Jean L'Archevêque (1672–1720) was a French explorer, soldier and merchant-trader. One of the few survivors of the ill-fated French colony Fort Saint Louis (Texas), L'Archevêque, the son of a merchant-trader from Bayonne, France, indentured himself to merchant-trader Sieur Pierre Duhaut in order to participate in the expedition to find the colony. L'Archevêque is known to have been the decoy that led René-Robert Cavelier, Sieur de La Salle into an ambush in which Duhaut shot La Salle. While Duhaut was killed by expedition members to avenge La Salle's murder, L'Archevêque escaped the same fate because he was viewed more favorably and was thought to be less guilty. L'Archevêque died in 1720 as part of the Villasur expedition.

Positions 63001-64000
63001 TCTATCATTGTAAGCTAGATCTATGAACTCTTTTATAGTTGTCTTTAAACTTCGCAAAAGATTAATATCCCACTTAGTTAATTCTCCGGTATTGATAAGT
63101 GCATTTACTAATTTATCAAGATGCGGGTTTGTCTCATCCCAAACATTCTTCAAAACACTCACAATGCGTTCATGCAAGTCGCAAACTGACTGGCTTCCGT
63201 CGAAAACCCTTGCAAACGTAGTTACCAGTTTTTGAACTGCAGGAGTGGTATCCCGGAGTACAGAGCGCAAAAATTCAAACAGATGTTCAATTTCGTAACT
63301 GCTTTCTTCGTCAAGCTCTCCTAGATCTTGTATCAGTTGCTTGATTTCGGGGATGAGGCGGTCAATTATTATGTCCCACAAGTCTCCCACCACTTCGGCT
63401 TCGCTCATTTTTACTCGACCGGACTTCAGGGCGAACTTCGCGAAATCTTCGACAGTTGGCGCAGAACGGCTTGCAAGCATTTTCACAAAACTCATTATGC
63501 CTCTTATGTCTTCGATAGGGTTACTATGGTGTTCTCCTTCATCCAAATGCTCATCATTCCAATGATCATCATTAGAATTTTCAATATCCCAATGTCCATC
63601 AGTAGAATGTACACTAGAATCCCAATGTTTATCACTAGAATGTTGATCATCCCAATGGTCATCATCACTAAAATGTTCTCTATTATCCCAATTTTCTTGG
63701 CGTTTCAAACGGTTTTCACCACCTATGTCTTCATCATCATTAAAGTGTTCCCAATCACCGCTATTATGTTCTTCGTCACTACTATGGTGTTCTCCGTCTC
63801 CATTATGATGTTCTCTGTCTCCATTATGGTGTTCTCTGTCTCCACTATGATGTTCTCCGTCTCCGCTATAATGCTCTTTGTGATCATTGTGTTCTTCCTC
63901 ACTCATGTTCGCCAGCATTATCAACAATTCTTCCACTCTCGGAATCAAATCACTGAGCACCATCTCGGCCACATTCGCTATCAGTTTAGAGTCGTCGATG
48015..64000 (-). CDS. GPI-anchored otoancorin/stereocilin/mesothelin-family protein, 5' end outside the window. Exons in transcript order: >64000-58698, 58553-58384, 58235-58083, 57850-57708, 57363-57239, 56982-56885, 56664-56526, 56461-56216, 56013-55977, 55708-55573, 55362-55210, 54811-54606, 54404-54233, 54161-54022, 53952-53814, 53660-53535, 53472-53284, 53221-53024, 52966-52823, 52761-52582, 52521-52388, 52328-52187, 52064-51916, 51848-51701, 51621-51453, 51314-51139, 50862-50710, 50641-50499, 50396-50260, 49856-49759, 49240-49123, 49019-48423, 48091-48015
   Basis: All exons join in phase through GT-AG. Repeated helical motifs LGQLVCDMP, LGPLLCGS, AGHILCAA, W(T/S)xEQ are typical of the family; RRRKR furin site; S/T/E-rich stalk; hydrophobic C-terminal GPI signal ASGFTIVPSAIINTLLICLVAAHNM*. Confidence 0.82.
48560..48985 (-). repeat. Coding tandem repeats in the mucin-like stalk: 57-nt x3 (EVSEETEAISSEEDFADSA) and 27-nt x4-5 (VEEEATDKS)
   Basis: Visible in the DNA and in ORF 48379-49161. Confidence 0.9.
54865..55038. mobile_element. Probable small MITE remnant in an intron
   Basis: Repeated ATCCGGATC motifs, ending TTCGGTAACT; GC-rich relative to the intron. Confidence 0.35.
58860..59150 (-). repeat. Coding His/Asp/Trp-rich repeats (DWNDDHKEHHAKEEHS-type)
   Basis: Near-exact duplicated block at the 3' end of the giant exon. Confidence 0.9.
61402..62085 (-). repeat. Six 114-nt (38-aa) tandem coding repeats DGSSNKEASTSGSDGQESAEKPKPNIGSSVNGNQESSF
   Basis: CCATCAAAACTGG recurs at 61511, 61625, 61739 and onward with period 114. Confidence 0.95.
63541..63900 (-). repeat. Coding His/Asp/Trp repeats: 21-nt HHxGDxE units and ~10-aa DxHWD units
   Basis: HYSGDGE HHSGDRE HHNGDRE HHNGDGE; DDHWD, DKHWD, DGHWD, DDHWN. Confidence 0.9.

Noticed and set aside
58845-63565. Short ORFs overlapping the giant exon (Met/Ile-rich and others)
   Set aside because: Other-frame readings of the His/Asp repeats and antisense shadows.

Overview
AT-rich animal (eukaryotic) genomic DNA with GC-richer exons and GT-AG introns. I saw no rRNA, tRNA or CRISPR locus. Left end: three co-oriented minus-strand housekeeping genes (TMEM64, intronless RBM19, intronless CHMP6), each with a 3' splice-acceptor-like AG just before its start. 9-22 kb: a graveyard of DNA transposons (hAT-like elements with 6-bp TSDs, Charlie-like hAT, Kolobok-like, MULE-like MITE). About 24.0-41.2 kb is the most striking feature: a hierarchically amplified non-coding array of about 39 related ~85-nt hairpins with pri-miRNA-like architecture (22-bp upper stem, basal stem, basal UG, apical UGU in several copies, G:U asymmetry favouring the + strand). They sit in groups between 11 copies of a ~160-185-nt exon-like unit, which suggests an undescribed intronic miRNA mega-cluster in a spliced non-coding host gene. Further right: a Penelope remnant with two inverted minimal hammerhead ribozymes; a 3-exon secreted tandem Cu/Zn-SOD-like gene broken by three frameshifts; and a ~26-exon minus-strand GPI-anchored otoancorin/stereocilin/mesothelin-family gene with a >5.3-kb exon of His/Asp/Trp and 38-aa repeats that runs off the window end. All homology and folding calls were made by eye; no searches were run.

La Salle's Expedition to Louisiana in 1684, painted in 1844 by Jean Antoine Théodore de Gudin. La Belle is on the left, Le Joly is in the middle, and L'Aimable is grounded on the right.
L'Archevêque was born to Claude and Marie (d'Armagnac) L'Archevêque on September 30, 1672 in Bayonne, France. The L'Archevêque family was Catholic while in Bayonne, but the family had been bourgeois Huguenots (French Protestant Calvinists) in Bordeaux prior to the conversion of Pierre L'Archevêque, Jean L'Archevêque's paternal grandfather. The family relocated to Bayonne in the 1650s.